“Ka-Ching” for Life – Savings for the Long-Term


“Ka-Ching” for Life – Savings for the Long-Term

It’s that time of year again, when the sound of Chinese New Year classics replace Christmas carols, when youth’s eyes beam up at the prospect of getting “Ang Paos” (pocket money) from their loved ones. 

So what would you do when you receive money during festivities?

For Stashaway’s country manager, Wong Wai Ken, he recalled his excitement of getting “Ang Paos” every Chinese New Year. However, he didn’t spend any of the money as it was a norm for his family to save up the extra money received. His parents would then invest the money in low-risk investments such as Unit Trusts or Fixed Deposits. Fast-forwarding to the present day, he understood why it was so important to save and why it is crucial for youths to save as early as possible.

The compounding effect of saving is profound in the long-term, especially if you make the money work harder for you by investing. As an illustration, Wai Ken used the investment gains from his “Ang Pao” money to partially fund his wedding. Savings such as allowances or part-time earnings can be put into fixed deposits, money market funds or high yield saving accounts, all of which will generate some form of return (anywhere between 2-3%) without risking your principal. This will help you reach your financial goals quicker, whether it be to pay off your mortgage or kid’s education.

How much should you save? 

Wai Ken recommends around 6 months’ worth of salary or expenses for your emergency fund. It may seem overwhelming at first, but you should start somewhere by paying yourself first, for example, setting money aside for savings and investment. The worst mistake would be not saving at all. Thus, forming the right habit of saving is essential towards achieving financial security.

It is difficult for some to make ends meet, and they find it virtually impossible to save. According to the RinggitPlus Malaysia Financial Literacy Survey 2019, around 21% of Malaysians do not save their money due to obligations and daily expenses. This is due to the low disposable income after deductions such as Employee Provident Fund (EPF) contributions and Potongan Cukai Bulanan (PCB). In these circumstances, striking a balance between saving and spending is vital. One should evaluate their spending habits and decide whether the money should be saved instead. For instance, ask yourself if you can afford the lavish car when you spend the majority of your salary on hire purchase repayments. There is no need to be stingy, but Wai Ken iterates the importance of setting spending priorities.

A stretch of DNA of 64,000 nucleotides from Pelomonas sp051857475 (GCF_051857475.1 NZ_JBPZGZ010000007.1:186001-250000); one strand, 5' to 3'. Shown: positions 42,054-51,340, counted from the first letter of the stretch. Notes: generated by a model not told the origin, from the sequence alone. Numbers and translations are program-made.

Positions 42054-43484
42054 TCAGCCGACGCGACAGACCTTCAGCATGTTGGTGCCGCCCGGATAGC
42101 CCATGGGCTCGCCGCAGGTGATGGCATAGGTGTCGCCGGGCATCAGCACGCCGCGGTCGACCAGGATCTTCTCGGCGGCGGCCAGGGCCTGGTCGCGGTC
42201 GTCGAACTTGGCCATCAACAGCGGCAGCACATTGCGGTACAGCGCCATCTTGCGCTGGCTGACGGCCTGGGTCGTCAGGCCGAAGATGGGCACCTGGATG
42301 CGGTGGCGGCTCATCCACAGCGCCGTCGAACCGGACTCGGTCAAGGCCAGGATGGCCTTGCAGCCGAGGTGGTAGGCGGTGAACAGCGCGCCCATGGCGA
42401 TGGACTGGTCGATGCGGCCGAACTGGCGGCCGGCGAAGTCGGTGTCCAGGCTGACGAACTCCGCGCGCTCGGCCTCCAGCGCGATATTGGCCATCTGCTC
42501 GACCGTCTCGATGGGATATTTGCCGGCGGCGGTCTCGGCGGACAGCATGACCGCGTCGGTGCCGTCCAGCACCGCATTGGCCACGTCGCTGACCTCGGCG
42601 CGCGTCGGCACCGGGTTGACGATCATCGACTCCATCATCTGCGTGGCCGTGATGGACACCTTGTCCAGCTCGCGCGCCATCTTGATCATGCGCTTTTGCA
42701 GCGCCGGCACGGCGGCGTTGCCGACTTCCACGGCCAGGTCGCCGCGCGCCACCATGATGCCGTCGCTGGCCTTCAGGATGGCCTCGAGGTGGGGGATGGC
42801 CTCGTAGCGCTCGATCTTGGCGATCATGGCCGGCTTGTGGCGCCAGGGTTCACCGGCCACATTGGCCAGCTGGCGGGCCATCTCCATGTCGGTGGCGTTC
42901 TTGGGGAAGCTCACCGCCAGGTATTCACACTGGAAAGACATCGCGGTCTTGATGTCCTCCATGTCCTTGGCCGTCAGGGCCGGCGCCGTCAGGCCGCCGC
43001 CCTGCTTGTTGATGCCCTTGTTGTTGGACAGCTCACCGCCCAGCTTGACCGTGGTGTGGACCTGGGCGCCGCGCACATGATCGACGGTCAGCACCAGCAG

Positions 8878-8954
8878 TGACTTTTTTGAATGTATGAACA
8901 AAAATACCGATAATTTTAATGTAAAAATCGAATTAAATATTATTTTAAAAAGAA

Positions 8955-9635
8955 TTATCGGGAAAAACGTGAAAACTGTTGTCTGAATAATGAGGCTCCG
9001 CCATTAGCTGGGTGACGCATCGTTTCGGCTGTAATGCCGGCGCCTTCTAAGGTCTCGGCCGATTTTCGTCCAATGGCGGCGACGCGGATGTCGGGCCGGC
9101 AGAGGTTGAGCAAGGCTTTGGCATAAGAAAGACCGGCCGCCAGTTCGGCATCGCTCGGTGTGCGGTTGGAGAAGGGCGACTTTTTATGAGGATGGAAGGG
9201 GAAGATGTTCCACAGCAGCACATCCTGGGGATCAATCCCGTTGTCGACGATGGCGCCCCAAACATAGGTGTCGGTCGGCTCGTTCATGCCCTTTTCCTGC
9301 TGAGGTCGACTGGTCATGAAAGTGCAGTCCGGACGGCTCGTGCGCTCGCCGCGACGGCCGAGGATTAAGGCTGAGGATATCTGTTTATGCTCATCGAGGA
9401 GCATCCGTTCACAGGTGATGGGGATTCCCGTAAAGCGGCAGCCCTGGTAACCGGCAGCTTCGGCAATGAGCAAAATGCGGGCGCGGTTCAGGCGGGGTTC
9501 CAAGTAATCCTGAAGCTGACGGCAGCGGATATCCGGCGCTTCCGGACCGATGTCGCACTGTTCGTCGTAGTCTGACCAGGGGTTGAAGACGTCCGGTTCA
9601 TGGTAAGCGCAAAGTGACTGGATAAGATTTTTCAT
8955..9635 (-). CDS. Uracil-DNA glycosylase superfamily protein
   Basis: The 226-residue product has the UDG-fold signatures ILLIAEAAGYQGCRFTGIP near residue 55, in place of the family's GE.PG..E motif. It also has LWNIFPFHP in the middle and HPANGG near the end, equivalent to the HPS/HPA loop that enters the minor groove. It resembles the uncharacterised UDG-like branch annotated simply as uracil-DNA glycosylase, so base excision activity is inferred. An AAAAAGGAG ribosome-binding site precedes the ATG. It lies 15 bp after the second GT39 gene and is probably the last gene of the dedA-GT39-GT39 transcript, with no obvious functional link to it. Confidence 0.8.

Who exactly are you saving for? 

Studies have shown that people find it challenging to save for their future selves – as if paying money to a different person. This is especially true for youths since 54.6% of respondents aged 20-29 years old from the previously mentioned survey do not have a retirement plan. Wai Ken stresses the importance of a mindset shift because people cannot live on EPF contribution alone as 2 out of 3 EPF members aged 54 have retirement savings of less than RM50,000. They will be living below the poverty line for the foreseeable future, making it impossible to retire. 

Retirement plans do not have to sound so daunting. For example, you have a sum of money invested, but you do not plan to withdraw the principal and returns; this could become your retirement savings. There are two key things to remember when it comes to retirement – know how much you need and how much time you have before retiring. These will help you formulate an investment plan. The general rule would be to take less risk if you are approaching retirement, but it highly depends on your risk tolerance.

As a closing note, Wai Ken’s advice would be to look at all decisions when it comes to spending by setting priorities. Always pay yourself first, even if it is a small sum of money, and invest to beat inflation. He remarked that investing is often associated with speculation and aggressive behaviours, but even something as simple as putting the savings into Fixed Deposits, it is still better than keeping it all in cash form. The compounding effect will make the money work harder for you.

“Saving is good but investing is better.” – Wong Wai Ken, Country Manager, Stashaway 

Do stay tuned for our next article about “Stashing Towards Long-Term Growth; A Youth’s Guide to Investing” where Wai Ken continues to share his insight on investing.

Interested to know more about Stashaway and how to empower people to build long-term wealth and meaningful financial services? Fortunately for you, you can check out their job opportunities for brilliant minds like yours here

Additionally, if you are an existing FLY committee member, do spend some time exploring Stashaway’s Exclusive Investing Offer.

Journalist: Amanda Lee

Reviewers: Sara Yow, Elizabeth

Editor: Arivaasaran

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